After I do a lot of my detail work on my small Bernina machine, I pin the quilt onto an Inspira frame and use a bigger Viking machine for the backgrounds. It’s not a long-arm. It’s only a couple of inches longer than my Bernina, but it’s a lot faster so when I go back to the Bernina, I tend to break needles because I’m in the habit of moving fast. When I first got this Viking machine last year, I thought it was too noisy and fast. I felt like I was trying to be creative with a wood-chipper or a bag of chipmunks, which is what it sounds like.
Now I’m really loving it, although still working out some of the kinks in my process. I actually move the quilt back and forth between the two machines several times before I’m done with the whole project.
These are some of my practice samples — I develop new stitch patterns for each part of the quilt. Because I match the thread to my fabrics, the effects are subtle — you have to get up close to see the different stitching motifs.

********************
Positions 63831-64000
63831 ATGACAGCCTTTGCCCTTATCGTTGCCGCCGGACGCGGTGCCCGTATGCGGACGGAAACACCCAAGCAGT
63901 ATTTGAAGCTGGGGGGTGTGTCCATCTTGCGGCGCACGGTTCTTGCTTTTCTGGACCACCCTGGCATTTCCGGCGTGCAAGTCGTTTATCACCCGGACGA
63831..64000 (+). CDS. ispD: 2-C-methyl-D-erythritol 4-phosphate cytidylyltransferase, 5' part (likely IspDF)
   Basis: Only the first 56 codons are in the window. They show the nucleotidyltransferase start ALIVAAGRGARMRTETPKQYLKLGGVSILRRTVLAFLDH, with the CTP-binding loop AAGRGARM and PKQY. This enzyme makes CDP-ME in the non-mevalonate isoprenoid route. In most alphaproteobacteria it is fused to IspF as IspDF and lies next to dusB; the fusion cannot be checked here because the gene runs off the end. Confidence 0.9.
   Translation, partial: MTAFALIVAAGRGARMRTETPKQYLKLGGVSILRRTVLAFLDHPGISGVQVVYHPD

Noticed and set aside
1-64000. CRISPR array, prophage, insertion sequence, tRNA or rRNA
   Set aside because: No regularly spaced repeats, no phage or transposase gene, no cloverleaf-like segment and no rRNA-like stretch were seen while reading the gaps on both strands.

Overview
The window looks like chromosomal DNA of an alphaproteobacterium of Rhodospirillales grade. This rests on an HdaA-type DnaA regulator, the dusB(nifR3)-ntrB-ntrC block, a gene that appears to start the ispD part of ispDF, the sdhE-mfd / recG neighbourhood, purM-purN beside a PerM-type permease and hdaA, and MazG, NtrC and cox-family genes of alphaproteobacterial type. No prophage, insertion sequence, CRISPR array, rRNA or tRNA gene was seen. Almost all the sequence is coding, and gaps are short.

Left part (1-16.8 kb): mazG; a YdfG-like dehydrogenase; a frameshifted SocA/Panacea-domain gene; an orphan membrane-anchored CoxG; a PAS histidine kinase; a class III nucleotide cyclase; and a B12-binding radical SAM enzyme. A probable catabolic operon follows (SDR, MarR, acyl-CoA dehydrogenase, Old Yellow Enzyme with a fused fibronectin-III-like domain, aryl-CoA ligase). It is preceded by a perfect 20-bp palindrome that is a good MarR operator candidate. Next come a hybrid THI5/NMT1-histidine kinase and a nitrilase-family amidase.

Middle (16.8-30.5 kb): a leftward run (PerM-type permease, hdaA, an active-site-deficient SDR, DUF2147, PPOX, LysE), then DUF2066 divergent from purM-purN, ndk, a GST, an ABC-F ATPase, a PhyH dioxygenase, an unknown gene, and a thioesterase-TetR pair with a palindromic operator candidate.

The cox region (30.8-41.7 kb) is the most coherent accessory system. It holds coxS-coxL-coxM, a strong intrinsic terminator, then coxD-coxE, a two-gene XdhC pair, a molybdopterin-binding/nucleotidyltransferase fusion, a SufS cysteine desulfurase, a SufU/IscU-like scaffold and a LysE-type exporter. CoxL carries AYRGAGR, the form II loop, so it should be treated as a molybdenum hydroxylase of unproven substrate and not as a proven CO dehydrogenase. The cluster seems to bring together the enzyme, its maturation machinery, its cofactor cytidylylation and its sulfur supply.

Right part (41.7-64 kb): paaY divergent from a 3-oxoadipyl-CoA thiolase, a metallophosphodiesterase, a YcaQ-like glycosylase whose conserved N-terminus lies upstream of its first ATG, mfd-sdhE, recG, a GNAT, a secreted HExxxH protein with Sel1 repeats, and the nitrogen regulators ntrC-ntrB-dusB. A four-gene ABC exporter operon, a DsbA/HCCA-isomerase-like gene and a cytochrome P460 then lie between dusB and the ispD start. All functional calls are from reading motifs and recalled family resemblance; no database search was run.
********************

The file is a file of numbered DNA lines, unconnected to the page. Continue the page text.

The stitch patterns can be symbolic or decorative. This one doesn’t really mean anything, I was just happened to be thinking about lassos because I had seen City Slickers the night before (not a very good movie, but a cute cow.) So I think I’ll call this pattern, Happy Cowgirl.
Happy Cowgirl works good as I move around objects and into tight places. Some of my other patterns aren’t so flexible, so I have to improvise.
There’s a different stitch on the blue background, inspired by some abstract patterns I’ve seen on 50′s furniture or fabric. I used a variegated pink and blue King Tut thread for this, and if I get my rhythm right, the pinks fade in and out in a nice way.